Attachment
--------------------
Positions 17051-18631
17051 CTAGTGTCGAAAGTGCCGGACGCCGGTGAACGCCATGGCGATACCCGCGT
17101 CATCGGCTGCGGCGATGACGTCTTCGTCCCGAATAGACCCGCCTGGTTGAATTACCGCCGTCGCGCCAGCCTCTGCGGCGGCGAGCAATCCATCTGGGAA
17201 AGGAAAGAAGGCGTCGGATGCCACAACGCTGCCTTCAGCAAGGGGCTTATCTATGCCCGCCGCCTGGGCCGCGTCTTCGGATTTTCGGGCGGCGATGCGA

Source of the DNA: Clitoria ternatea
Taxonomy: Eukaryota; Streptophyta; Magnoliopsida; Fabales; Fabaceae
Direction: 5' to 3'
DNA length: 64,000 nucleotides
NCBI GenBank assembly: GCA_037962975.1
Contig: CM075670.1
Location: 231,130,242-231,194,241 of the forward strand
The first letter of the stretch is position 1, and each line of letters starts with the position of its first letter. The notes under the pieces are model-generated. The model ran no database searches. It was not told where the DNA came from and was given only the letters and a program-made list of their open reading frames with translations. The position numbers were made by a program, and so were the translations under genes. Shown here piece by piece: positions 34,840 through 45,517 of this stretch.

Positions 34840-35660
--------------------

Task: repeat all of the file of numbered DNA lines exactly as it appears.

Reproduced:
Positions 17051-18631
17051 CTAGTGTCGAAAGTGCCGGACGCCGGTGAACGCCATGGCGATACCCGCGT
17101 CATCGGCTGCGGCGATGACGTCTTCGTCCCGAATAGACCCGCCTGGTTGAATTACCGCCGTCGCGCCAGCCTCTGCGGCGGCGAGCAATCCATCTGGGAA
17201 AGGAAAGAAGGCGTCGGATGCCACAACGCTGCCTTCAGCAAGGGGCTTATCTATGCCCGCCGCCTGGGCCGCGTCTTCGGATTTTCGGGCGGCGATGCGA

Source of the DNA: Clitoria ternatea
Taxonomy: Eukaryota; Streptophyta; Magnoliopsida; Fabales; Fabaceae
Direction: 5' to 3'
DNA length: 64,000 nucleotides
NCBI GenBank assembly: GCA_037962975.1
Contig: CM075670.1
Location: 231,130,242-231,194,241 of the forward strand
The first letter of the stretch is position 1, and each line of letters starts with the position of its first letter. The notes under the pieces are model-generated. The model ran no database searches. It was not told where the DNA came from and was given only the letters and a program-made list of their open reading frames with translations. The position numbers were made by a program, and so were the translations under genes. Shown here piece by piece: positions 34,840 through 45,517 of this stretch.

Positions 34840-35660